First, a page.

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Frequently Asked Questions Pay & Leave

Pay Administration

  • If an employee voluntarily separates from Federal service before completing the period of service required in the applicable service agreement or violates any other condition that specifically triggers a reimbursement requirement under the agreement, he or she is obligated to reimburse the paying agency for the full amount of the loan repayment benefits provided (gross before any tax deductions from the loan payment).  For example, if an employee’s agreement states that he or she will receive $10,000 per year for 3 years, and the employee leaves with 6 months remaining on the service agreement after receiving $25,000 in loan repayment benefits, the employee must reimburse the paying agency for $25,000.
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  • Loans made or insured under the Higher Education Act of 1965 include the following:

    Federal Family Education Loans (FFEL)

    • Subsidized Federal Stafford Loans
    • Unsubsidized Federal Stafford Loans
    • Federal PLUS Loans
    • Federal Consolidation Loans

    William D. Ford Direct Loan Program (Direct Loans)

    • Direct Subsidized Stafford Loans
    • Direct Unsubsidized Stafford Loans
    • Direct PLUS Loans
    • Direct Subsidized Consolidation Loans
    • Direct Unsubsidized Consolidation Loans

    Federal Perkins Loan Program

    • National Defense Student Loans (made before July 1, 1972)
    • National Direct Student Loans (made between July 1, 1972, and July 1, 1987)
    • Perkins Loans (made after July 1, 1987)

    Loans made or insured under the Public Health Service Act include the following:

    • Loans for Disadvantaged Students (LDS)
    • Primary Care Loans (PCL)
    • Nursing Student Loans (NSL)
    • Health Professions Student Loans (HPSL)
    • Health Education Assistance Loans (HEAL)
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  • Employees holding VRAs are not eligible for grade or pay retention upon reduction in grade or pay, or to severance pay upon involuntary separation (not for cause).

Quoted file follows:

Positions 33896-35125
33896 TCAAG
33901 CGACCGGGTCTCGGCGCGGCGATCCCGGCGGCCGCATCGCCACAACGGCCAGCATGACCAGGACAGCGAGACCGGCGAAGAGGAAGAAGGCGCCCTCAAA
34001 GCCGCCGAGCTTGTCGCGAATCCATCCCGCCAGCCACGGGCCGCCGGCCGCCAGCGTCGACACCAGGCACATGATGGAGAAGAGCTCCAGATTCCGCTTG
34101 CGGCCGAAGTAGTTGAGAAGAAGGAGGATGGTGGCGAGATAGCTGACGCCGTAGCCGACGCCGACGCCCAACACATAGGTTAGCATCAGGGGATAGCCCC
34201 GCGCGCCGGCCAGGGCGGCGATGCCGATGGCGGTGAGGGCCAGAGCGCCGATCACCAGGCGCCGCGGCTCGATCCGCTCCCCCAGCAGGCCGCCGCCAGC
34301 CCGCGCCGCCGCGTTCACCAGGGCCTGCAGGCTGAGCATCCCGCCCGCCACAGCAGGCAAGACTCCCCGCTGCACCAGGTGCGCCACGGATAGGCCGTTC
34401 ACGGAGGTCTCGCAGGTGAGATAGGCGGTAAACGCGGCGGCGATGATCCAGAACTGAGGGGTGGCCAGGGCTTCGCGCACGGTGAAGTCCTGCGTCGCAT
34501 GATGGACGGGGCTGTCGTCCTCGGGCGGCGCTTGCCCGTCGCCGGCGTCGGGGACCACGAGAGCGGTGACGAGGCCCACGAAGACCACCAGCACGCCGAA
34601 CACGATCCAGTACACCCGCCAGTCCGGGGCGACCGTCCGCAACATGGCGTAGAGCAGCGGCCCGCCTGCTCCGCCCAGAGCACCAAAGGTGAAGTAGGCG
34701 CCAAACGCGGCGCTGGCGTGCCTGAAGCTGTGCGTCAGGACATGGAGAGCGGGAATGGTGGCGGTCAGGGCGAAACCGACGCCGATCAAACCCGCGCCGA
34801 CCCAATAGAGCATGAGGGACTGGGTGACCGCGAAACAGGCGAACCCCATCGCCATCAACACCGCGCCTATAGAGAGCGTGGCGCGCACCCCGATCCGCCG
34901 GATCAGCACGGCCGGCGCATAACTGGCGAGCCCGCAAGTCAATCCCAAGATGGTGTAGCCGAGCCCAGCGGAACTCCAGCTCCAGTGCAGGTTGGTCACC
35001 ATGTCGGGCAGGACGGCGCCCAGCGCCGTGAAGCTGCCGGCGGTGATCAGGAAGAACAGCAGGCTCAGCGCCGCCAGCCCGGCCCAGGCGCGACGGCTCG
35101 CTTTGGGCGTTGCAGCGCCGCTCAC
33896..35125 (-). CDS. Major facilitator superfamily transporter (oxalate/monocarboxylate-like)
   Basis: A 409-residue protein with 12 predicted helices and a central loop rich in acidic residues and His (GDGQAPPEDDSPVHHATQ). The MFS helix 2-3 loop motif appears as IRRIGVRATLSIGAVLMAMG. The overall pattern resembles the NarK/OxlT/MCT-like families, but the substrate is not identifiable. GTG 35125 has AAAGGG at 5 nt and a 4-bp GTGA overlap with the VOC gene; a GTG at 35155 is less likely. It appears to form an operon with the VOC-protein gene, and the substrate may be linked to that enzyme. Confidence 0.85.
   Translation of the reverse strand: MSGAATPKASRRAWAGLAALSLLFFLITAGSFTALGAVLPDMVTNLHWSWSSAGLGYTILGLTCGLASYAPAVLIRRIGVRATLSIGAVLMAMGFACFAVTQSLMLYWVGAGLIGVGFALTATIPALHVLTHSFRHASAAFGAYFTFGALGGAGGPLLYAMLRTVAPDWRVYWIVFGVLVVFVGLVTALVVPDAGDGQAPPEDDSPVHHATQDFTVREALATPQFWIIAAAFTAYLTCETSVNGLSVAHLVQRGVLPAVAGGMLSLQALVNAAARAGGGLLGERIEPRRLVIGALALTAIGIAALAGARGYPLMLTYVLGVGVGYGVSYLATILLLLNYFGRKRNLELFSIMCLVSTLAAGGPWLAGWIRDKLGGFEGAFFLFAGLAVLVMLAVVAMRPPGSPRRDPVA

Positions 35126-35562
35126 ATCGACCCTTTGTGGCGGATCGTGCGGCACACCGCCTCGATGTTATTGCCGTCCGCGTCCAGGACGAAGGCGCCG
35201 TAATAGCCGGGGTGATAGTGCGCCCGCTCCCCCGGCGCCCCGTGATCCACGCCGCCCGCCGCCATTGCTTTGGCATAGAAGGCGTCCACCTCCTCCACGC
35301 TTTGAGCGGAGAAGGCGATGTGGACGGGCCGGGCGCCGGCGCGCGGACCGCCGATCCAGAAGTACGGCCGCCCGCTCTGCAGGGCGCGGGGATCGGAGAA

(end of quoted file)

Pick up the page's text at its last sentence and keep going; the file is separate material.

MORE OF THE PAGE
By law, grade and pay retention apply only to employees whose employment is on other than a temporary or term basis. (See the definition of employee in 5 U.S.C. 5361(1).) The grade and pay retention regulations define employed on a temporary or term basis as employment under an appointment having a definite time limitation or designated as temporary or term. (See 5 CFR 536.103.)

    Similarly, the severance pay law does not apply to an employee serving under an appointment with a definite time limitation, unless the time-limited appointment is made effective within 3 calendar days after separation from a qualifying appointment without time limitation. (See the definition of employee in 5 U.S.C. 5595(a)(2)(ii) and the definition of non-qualifying appointment in 5 CFR 550.703.)

    Under 5 CFR part 307, a VRA is limited to 2 years. Although employees are entitled to convert to a career or career-conditional appointment upon completion of the 2 years, this conversion right is contingent upon meeting the terms of the VRA--i.e., employees must satisfactorily complete (1) 2 years of substantially continuous service and (2) any education and training required under the VRA program. If employees do not complete these requirements, they are not converted to career or a career-conditional appointment, and their VRA ends. Therefore, for the purposes of grade and pay retention and severance pay, the VRA must be viewed as having a definite 2-year limitation. Because the VRA is time-limited, employees holding such appointments are not eligible for grade and pay retention or severance pay.